Effects on Animals


Cruelty and neglect of cattle globally is an animal welfare crisis.

Cattle are extremely sensitive to heat pain/stress – Just 30 minutes of exposure to high temperatures can lead to heat stress in cattle maintained without shade according to some experts.

In many feedlots and paddocks throughout Australia, cattle are kept for up to 240 days without access to any form of shade. Some farm animals live their entire lives in paddocks without shade regardless of the suffering and the psychological and physiological effects. It is inherently cruel to leave farm animals exposed to inclement weather without shelter. During summer, trees are perfect for the provision of shade but other, man-made constructions, such as shelters are suitable too, as long as they allow access to all animals and provide adequate ventilation.

The suffering of these animals has been largely ignored by key organisation and policy makers – who have to date still not enforced this most basic of needs. If you see any farm animals exposed to the hot weather without provision of shade or suffering in hail and heavy rain please make a report (Click here)



What are the effects of prolonged exposure outside of Cattles comfort zone?

  • Organ Failure
  • Sudden Death/Heart Failure
  • Compromised Immune System
  • Respiratory Disease


Warning: The gallery below contains images of animals suffering and in great distress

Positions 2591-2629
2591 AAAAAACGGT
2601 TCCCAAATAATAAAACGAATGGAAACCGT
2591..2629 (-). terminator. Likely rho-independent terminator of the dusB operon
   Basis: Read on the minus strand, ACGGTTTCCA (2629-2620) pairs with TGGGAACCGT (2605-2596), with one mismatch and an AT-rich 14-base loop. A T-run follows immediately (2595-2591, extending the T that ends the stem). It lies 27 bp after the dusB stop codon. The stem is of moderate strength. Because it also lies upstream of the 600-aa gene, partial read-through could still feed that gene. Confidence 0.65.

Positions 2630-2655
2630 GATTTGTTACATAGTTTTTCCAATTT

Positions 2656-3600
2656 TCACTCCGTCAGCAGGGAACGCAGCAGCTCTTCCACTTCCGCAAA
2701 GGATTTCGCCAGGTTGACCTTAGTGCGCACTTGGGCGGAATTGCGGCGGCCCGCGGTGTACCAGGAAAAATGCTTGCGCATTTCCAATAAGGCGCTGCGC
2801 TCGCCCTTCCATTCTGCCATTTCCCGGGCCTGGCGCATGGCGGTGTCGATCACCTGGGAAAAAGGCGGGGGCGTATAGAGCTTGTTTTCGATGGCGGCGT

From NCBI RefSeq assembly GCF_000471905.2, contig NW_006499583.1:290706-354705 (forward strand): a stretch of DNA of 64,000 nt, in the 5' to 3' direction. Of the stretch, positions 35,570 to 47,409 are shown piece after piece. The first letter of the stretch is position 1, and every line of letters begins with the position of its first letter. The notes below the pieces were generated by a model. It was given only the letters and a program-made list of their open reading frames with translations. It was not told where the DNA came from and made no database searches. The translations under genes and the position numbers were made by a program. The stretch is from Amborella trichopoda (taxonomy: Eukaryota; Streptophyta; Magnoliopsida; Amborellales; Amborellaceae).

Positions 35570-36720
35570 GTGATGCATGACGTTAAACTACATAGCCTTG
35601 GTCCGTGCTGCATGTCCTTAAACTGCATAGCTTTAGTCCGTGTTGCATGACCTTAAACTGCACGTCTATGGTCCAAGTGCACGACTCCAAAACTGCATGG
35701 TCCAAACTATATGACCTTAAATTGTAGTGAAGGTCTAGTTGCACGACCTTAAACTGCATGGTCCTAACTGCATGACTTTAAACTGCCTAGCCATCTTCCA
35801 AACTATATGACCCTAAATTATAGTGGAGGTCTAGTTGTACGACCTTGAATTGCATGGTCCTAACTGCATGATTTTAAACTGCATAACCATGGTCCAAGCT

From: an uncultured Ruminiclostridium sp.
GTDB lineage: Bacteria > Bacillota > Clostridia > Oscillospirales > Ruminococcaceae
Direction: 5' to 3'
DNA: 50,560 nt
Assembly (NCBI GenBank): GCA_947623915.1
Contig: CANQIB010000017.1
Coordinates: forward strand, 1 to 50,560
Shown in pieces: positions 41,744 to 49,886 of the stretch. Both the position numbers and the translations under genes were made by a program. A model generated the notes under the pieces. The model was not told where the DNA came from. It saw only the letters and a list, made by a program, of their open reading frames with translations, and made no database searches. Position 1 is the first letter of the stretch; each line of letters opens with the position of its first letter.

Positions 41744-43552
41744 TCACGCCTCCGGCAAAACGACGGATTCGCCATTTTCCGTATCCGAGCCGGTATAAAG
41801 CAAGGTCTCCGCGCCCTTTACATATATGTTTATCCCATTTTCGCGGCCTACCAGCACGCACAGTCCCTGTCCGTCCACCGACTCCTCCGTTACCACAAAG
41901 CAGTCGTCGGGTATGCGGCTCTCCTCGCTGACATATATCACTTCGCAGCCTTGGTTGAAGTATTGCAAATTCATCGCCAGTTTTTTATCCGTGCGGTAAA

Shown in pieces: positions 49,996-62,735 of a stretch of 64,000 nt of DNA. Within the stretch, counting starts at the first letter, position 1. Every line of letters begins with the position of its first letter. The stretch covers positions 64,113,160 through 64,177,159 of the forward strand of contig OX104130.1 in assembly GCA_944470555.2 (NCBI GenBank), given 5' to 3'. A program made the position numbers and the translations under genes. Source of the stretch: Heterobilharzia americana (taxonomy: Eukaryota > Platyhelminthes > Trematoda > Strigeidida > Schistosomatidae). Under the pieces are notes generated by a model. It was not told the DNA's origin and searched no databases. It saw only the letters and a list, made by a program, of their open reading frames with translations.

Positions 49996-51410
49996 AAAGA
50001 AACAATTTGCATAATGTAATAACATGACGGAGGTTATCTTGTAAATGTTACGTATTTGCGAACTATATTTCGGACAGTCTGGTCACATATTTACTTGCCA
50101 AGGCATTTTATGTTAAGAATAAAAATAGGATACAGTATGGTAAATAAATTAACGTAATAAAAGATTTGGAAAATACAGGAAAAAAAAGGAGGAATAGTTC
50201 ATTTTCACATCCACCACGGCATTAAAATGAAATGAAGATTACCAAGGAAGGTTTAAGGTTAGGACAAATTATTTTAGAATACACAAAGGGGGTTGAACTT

There are hundreds of thousands of feed lots and paddocks with no shade shelter all over the world.  Owners of farm animals send cattle to feedlots for intensive feeding before slaughter.

1.Cattle can spend up to 240 day s in a feedlot and in some paddocks alll of their lives without any protection from the blistering sun

2. Since cattle cannot sweat, their uper critical temperature for heat-induiced pain is about 10 degrees celsius (20 degrees farenheit) cooler compared to humans. in other words, if it is 26 degrees outside, it feels like 36 degrees for cattle left in the sun.   Speaking about cattle in an interview with Living the Country Life, David Sparks, an extension veterinarian from Oklahoma State University, warns: “If you’re uncomfortable,the herd is too hot, and if you’re too hot, the herd is in serious danger.” Sparks explains that cattle don’t sweat and have an upper critical temperature that is around 20 degrees cooler than humans. “So that means if it is  [26.6 ℃] outside it feels like [37.7℃] to cattle.  They are also affected more seriously by humidity.”

3. Other factors such as elevated humidity will further add to heat pain experienced by cattle.  This temperature threshold is reduced if humidity is high. The higher the humidity. the lower the threshold  temperature at which the animal begins to feel the effects of heat pain.

4. When the outside temperature rises above 26.6 degrees C, both physiological and psychological effects begin to occur. This temperature threshold is reduced if humidity is high.

5. Zone of comfort of bos taurus (british breeds) is around 4-24 degrees while Bos Indicus (tropical breeds -Brahmans) is around 10-27 degrees (Source: https://kb.rspca.org.au/knowledge-base/does-extreme-heat-affect-farm-animals/)

6. Cattle use their breath to try to deal with heat. The level of suffering is measured in panting scores. Bovine Respiratory disease is a common disease.  The panting of stressed cattle is particularly intense in first 4 weeks upon arrival. The list of physiological effects on cattle such as organ failure is extensive.  The following article indicates the cascading effects of internal organ damage caused by heat stress  https://vet360.vetlink.co.za/training/heat-stress-in-cattle/